The point is that there were at least five other religions than Catholicism discussed, commented on or criticized in My Feminism and the alleged uniqueness of the focus targeted by the complainant is simply not justified by the review of the documentary program.  Moreover, the Panel is duty-bound to point out that there is no obligation for a filmmaker or his or her broadcaster to be uncritical of the subject treated.  Criticism is not alone the equivalent of unduly discriminatory comment.  It is unjustified, unsupportable criticism that fails the test.  It is casual, gratuitous, foundation-less criticism that cannot stand the bright light of the private broadcasters’ codified standards.  There is none of that here.  It is not the critical but thoughtful view of the single Irish Catholic speaker, which can fairly be considered in isolation, but the presentation of the entire documentary which must be assessed collectively.  As to the religious issue, it is reasonably balanced, fair and credible.  There is no breach of the Human Rights Clause of the CAB Code of Ethics.

The Ontario Regional Panel concludes similarly here. It finds that Bob Durant’s comment was one on an issue of policy, one on which many religions have positions, it is true.  His comments were, however, limited to the religion with which he and his wife were acutely familiar and from whose position they had personally suffered repercussions related to the very issue on which he (and many other Canadian commentators, in print and on the air) were expressing a perspective.  The Panel considers that his comments were not at all discriminatory, much less unduly discriminatory.  There is no Code breach on this account.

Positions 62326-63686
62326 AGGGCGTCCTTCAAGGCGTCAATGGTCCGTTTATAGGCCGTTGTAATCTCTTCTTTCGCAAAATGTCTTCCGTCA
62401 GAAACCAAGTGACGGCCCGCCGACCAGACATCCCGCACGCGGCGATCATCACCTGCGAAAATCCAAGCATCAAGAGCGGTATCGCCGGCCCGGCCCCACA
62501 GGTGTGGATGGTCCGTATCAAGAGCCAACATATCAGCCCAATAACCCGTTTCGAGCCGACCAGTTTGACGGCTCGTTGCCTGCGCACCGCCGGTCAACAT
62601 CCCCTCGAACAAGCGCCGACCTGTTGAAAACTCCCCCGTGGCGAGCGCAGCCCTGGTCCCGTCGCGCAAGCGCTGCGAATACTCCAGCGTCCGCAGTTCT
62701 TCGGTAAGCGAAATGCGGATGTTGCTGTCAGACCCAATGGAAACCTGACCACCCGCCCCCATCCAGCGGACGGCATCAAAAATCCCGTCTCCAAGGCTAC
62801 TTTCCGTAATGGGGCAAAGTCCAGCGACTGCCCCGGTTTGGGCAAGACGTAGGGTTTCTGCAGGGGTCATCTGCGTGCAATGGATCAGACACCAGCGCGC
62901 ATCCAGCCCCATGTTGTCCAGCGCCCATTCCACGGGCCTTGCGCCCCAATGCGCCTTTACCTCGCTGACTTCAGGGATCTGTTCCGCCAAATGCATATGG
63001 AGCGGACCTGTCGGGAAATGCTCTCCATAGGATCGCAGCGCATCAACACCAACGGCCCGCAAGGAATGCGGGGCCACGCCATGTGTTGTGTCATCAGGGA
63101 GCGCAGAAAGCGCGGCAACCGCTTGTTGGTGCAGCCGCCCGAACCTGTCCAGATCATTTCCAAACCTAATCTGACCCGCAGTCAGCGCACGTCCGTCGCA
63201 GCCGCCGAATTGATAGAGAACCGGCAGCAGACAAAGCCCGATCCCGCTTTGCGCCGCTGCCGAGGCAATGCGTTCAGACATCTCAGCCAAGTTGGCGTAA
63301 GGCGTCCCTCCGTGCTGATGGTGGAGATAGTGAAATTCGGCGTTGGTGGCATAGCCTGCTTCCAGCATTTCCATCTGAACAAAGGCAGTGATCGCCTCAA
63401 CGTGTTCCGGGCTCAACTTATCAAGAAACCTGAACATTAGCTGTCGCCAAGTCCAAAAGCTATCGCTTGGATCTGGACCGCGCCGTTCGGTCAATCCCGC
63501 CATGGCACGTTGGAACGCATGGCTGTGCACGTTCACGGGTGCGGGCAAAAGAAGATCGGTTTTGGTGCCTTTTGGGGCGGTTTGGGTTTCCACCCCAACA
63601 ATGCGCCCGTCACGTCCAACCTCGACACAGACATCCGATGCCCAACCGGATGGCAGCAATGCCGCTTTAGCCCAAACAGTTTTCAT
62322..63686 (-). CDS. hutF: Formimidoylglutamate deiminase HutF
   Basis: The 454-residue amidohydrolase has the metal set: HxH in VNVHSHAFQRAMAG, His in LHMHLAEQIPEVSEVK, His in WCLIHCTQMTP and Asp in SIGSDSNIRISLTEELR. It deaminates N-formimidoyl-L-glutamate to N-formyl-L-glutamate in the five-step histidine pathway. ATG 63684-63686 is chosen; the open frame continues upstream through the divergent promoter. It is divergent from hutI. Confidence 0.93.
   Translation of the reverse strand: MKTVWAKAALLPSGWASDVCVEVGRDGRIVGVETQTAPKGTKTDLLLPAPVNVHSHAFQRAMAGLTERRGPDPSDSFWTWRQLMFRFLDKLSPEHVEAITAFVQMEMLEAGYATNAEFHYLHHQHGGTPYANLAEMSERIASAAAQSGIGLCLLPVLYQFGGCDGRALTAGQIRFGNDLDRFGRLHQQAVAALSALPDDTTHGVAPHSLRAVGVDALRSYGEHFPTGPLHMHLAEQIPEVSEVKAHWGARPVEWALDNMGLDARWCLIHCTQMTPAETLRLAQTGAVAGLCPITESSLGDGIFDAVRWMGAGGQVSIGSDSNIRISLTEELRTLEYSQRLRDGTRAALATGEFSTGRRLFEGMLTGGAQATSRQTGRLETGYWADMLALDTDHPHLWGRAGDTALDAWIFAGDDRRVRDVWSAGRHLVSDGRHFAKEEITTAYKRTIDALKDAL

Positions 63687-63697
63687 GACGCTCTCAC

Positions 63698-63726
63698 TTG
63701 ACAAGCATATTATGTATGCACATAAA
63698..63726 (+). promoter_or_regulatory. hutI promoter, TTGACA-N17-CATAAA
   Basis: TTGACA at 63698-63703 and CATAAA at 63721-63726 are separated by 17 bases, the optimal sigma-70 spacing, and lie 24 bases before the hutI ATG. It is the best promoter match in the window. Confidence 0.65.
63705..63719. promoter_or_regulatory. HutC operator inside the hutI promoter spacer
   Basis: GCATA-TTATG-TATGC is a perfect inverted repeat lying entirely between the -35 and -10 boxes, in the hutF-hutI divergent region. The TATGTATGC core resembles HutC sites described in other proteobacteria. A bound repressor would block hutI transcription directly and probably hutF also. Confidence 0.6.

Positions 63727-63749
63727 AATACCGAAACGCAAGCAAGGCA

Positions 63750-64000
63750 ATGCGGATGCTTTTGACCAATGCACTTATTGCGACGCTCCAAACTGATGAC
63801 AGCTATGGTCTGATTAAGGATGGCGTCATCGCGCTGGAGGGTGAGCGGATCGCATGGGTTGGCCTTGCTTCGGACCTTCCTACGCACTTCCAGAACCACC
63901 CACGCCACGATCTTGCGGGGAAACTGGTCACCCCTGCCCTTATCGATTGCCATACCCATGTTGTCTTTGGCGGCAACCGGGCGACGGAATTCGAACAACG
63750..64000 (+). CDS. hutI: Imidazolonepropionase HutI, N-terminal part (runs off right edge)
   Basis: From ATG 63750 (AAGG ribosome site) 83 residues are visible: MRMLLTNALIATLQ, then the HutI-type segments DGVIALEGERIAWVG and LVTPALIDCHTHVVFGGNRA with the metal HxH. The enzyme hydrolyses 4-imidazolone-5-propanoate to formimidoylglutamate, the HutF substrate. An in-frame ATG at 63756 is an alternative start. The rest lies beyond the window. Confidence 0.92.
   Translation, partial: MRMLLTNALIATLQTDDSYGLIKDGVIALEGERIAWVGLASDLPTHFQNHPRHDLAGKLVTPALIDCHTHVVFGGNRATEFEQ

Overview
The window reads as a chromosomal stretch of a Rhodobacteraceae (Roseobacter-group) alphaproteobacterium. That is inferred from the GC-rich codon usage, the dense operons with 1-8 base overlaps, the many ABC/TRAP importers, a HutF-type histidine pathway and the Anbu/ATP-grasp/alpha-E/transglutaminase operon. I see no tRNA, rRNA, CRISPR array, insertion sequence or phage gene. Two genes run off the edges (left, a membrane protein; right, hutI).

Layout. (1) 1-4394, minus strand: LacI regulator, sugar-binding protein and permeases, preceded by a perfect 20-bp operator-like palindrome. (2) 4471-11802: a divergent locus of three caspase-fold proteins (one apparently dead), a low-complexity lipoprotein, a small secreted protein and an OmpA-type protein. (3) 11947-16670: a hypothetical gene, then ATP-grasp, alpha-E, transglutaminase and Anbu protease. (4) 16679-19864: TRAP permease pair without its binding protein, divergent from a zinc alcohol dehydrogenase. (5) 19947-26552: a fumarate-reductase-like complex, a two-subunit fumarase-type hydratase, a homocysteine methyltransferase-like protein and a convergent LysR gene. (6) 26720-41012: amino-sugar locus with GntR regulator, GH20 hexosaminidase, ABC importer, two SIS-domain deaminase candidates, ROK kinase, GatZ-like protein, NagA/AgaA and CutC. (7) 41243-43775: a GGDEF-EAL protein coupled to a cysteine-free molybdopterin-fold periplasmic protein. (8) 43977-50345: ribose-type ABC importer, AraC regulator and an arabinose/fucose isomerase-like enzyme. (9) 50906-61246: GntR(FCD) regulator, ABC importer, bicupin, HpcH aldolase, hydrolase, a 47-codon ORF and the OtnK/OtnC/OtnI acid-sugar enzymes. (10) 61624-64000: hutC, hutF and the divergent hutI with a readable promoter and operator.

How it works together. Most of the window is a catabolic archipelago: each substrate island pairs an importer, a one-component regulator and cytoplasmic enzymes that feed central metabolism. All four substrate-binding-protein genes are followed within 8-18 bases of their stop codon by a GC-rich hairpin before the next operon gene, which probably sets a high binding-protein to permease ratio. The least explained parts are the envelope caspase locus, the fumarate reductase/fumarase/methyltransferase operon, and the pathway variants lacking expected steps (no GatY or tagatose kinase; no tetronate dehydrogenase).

Broadcaster Responsiveness 

Broadcaster responsiveness is always an issue considered in CBSC adjudications.  The CBSC considers that the dialogue between broadcasters and complainants is an extremely positive component of the self-regulatory process, to the point that it is in fact a membership responsibility of all CBSC broadcaster members.  On the issue of broadcaster responsiveness in this instance, the Panel finds that CHWO has violated a fundamental condition of membership in the CBSC.  It also does not understand why this has occurred, given that, on the basis of its past decisions, the substantive determination in the file is so clear.  It has been a very long time since this Panel has rendered a decision against a broadcaster on the grounds of its failure to respond substantively to a complainant; however, that did occur almost 12 years ago in CFTO-TV re News Report (Pollution Study) (CBSC Decision 92/93-0178, October 26, 1993).  In any event, the Panel faces the same situation today.  For reasons of its own, the broadcaster failed, not without some regret, it appears, to respond at all to the complainant and it is, on that account, in breach of its responsibilities of CBSC membership. 

 

announcement of the decision 

CHWO-AM is required to:  1) announce the decision, in the following terms, once during peak listening hours within three days following the release of this decision and once more within seven days following the release of this decision during the time period in which this episode of Durant’s World was broadcast; 2) within the fourteen days following the broadcast of the announcements, to provide written confirmation of the airing of the statement to the complainant who filed the Ruling Request; and 3) at that time, to provide the CBSC with that written confirmation and with air check copies of the broadcasts of the two announcements which must be made by CHWO-AM. 

The Canadian Broadcast Standards Council has found that CHWO-AM violated one of its responsibilities of CBSC membership for its failure to respond to a listener who filed a complaint with the CBSC.  CBSC broadcaster members are required to respond to complainants in a timely and thorough manner.  Despite several requests by the CBSC, CHWO failed to respond at all to a listener who had expressed concerns about an October 6, 2004 broadcast.  Although the CBSC found that the broadcast did not violate the Canadian Association of Broadcasters Code of Ethics, it has concluded that CHWO failed to meet its basic requirement of responsiveness to the complainant.

This decision is a public document upon its release by the Canadian Broadcast Standards Council.